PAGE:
I've always been practical and made wooden toys for my children. In 1997 I went to Covent Garden and saw the Cabaret Mechanical Theatre. It isn't there now but the people are still around [they have a touring show at Herstmonceux Observatory Science Centre this month] and that inspired me to make mechanical models.
When I retired from the county council, I had a passion to sit and whittle in a shop window somewhere. But my dream fell apart when I realised how much that would cost. So I set up in the back of my garage with a scroll saw, a pillar drill and a sander. I have since built a lovely workshop in the garden with a panoramic view!
My most useful tool is my bandsaw. When I make cogs, I spray-mount the outline onto a piece of wood and cut all those little teeth out with the blade. It's brilliant but you have to keep your fingers out the way.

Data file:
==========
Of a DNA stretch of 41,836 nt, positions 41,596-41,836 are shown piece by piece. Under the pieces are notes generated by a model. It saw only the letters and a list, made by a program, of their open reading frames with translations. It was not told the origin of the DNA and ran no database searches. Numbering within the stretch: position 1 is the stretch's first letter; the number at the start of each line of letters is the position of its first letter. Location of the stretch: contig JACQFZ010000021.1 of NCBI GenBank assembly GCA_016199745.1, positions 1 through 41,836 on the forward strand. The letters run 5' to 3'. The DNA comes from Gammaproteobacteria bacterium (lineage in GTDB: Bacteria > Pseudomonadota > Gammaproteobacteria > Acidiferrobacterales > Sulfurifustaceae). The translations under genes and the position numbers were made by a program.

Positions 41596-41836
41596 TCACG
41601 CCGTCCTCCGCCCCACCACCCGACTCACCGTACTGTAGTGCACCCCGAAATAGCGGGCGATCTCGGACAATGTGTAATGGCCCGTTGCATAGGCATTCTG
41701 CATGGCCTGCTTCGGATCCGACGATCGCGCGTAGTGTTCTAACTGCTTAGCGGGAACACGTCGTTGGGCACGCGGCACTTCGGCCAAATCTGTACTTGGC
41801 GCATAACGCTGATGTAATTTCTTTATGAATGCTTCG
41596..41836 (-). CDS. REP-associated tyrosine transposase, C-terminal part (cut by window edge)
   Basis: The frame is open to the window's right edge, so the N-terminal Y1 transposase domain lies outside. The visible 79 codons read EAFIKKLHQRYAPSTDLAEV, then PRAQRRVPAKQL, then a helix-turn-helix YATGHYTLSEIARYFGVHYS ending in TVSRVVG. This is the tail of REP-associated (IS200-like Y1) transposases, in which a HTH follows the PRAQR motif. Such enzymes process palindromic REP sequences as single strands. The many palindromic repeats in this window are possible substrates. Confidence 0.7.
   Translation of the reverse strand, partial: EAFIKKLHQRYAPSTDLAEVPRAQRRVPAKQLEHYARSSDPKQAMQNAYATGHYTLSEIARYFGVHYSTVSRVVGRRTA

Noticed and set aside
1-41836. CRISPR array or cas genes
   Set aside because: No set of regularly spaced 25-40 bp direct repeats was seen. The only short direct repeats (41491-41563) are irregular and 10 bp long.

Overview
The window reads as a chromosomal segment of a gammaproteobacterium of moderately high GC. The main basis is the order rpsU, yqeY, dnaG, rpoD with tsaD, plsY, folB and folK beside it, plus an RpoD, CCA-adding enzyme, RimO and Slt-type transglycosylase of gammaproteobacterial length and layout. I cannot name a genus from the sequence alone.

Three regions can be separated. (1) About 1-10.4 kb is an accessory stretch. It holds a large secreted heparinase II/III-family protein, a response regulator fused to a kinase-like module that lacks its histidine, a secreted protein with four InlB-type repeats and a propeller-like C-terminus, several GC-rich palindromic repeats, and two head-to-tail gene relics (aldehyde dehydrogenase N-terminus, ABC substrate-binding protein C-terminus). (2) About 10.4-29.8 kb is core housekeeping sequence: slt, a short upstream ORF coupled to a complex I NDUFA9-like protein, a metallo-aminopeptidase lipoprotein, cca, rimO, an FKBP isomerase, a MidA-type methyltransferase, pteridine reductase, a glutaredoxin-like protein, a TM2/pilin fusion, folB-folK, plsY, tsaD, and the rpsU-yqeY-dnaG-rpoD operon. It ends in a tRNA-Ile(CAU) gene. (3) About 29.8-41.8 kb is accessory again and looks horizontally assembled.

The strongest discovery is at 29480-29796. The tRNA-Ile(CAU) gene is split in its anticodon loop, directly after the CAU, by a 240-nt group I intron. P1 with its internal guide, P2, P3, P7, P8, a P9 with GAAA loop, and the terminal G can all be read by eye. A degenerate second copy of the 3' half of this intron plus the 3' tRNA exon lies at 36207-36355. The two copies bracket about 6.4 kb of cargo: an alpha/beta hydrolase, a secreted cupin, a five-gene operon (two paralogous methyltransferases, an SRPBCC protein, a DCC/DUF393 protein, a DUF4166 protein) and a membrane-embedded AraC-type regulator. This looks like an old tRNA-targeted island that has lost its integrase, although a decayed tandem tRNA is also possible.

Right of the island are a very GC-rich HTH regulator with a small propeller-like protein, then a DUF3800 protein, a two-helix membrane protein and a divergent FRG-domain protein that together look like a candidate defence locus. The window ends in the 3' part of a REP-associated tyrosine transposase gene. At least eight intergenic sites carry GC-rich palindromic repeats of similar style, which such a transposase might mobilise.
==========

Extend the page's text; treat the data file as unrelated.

I've got a great stock of old bits of wood; it's all recycled, donated or off-cuts. I just have to buy a bit of 6mm dowel occasionally.
I very rarely draw plans before I start. I just sketch things out in my book. Sometimes I have a better idea when I’m making something and then change the design to get it working differently.
You can't really appreciate the models unless they're moving. I let adults and children operate them as long as they're careful. If anything gets broken it can always be mended. People love studying the models to see how they work. And that's what encourages me to carry on.
As told to Mark Bridge
21 Gundreda Road, Sat 29 to Mon 31, 2pm - 5pm.
First published in Viva Lewes magazine issue 107, August 2015.